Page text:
Let’s talk about popularity, novelty, and scarcity, and why scarcity is the most important thing to manage…
The popularity of an item is important, I grant you that. The more people that want something, the higher it’s price will go, that’s basic supply and demand. And if you’re fortunate enough to have created something popular, congratulations. But there are two serious problems with just focusing on popularity. Here they are:
- What if there are only two people that want something, and their names are Bill Gates and Warren Buffet? As the auctioneer, do you care if no one else is interested? Think the auction will do well? You don’t need popularity to be successful.
- In almost all cases, if something is popular, manufacturers in China, (or elsewhere), will have figured out how to flood the market with a reasonable substitute, imitation, or ‘good enough’ copy and dilute the demand for the product significantly. Nothing popular stays un-manufactured for very long.
Let’s take a look at novelty, is it important for creating the perception of ‘worth’ and generating bid action? Sure. There are good reasons why the Hard Rock Café displays guitar’s played by rock legends like Jimi Hendrix. That‘s stuff‘s interesting to look at and talk about! Lots of people enjoy having something unique and special. A Penny that was mis-stamped, a stuffed 3 headed alligator, a pair of 501 jeans worn by James Dean, a small ghost town in Eastern Washington. People love to have something to talk about, show people, obsess over, and enjoy.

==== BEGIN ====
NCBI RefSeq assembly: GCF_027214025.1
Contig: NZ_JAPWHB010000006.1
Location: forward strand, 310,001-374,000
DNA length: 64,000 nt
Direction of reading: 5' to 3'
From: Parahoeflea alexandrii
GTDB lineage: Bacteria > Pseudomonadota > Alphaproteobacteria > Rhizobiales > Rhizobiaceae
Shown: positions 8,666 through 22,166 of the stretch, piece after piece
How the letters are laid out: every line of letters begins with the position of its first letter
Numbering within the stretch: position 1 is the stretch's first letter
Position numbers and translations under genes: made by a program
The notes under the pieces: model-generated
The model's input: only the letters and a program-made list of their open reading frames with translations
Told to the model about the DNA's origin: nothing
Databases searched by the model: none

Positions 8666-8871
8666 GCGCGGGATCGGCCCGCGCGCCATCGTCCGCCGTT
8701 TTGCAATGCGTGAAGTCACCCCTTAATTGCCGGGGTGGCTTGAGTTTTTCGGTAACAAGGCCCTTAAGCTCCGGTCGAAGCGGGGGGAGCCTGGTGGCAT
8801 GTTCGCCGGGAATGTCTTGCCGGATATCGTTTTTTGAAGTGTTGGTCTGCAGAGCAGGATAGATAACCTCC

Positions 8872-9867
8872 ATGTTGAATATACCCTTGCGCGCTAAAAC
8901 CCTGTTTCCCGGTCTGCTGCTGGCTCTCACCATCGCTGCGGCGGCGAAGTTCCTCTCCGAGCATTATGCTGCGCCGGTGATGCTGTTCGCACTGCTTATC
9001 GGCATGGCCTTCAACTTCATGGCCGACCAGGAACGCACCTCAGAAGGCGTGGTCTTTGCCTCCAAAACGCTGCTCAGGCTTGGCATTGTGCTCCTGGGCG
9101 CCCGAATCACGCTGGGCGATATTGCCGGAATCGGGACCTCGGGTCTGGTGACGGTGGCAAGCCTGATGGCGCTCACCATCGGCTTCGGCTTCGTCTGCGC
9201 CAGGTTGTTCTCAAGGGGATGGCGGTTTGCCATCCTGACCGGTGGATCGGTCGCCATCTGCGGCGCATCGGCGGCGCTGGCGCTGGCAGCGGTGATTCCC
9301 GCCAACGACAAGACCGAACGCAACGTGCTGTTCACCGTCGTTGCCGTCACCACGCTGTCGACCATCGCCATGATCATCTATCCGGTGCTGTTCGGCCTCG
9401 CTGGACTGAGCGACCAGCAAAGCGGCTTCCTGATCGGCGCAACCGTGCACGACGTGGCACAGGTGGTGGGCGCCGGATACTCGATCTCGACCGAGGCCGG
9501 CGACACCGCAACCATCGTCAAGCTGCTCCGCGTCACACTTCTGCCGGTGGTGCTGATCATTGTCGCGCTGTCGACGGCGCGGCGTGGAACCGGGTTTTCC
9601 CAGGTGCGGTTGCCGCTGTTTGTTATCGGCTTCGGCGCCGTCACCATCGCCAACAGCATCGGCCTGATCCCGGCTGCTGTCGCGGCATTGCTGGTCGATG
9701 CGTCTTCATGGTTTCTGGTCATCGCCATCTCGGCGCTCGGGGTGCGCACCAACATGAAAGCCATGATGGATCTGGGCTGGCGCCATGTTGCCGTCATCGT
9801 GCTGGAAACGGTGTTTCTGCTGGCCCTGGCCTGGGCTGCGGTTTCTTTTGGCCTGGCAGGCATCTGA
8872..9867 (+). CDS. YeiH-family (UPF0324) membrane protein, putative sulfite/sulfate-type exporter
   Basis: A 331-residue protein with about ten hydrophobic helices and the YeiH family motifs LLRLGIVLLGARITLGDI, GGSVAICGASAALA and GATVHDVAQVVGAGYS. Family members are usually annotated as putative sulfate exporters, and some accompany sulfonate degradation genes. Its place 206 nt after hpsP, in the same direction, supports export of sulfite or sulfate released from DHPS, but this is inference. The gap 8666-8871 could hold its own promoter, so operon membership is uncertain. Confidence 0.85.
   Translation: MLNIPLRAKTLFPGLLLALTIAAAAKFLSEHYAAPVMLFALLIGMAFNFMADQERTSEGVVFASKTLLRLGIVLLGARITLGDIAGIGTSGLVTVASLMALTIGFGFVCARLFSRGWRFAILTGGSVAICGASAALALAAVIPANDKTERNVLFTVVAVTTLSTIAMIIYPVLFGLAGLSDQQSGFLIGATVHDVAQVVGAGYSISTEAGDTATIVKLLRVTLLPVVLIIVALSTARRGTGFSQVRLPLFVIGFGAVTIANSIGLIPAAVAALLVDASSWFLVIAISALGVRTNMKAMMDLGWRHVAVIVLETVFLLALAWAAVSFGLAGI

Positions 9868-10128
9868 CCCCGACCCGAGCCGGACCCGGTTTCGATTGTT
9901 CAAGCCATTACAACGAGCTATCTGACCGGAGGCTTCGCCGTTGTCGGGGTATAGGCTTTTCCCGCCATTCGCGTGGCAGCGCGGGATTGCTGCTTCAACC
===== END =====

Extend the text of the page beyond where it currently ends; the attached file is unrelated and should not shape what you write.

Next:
The problem with Novelty is that many times it’s very difficult to get people to pay the premium for the authentic item, if there are reasonable substitutes available. If you’re in the market for a 3 headed alligator, is it really worth the added $4,000 you’ll have to pay to get a real one, compared to the $79 you can pay for a fake? If you’re the auctioneer, novelty doesn’t usually pay the rent.
If there is one single piece of information that dictates bid action more than anything else, and makes bidders get into a good old fashioned show-down – it’s the scarcity of the item. Scarcity fuels bidder rivalry. Your job as the auctioneer is to manage the scarcity, or perceived scarcity very carefully.
There have been millions of journals scribbled in over the centuries, right? But Bill Gates was willing to bid 31 Million dollars for the notebook of Leonardo Da Vinci.
If you’re the maker of hand-crafted goods, you are responsible to manage the scarcity of your inventory. Flood the market, and you’re not going to do well. Control distribution very closely and you’ll have a better chance of doing well.
Popularity, novelty, and scarcity.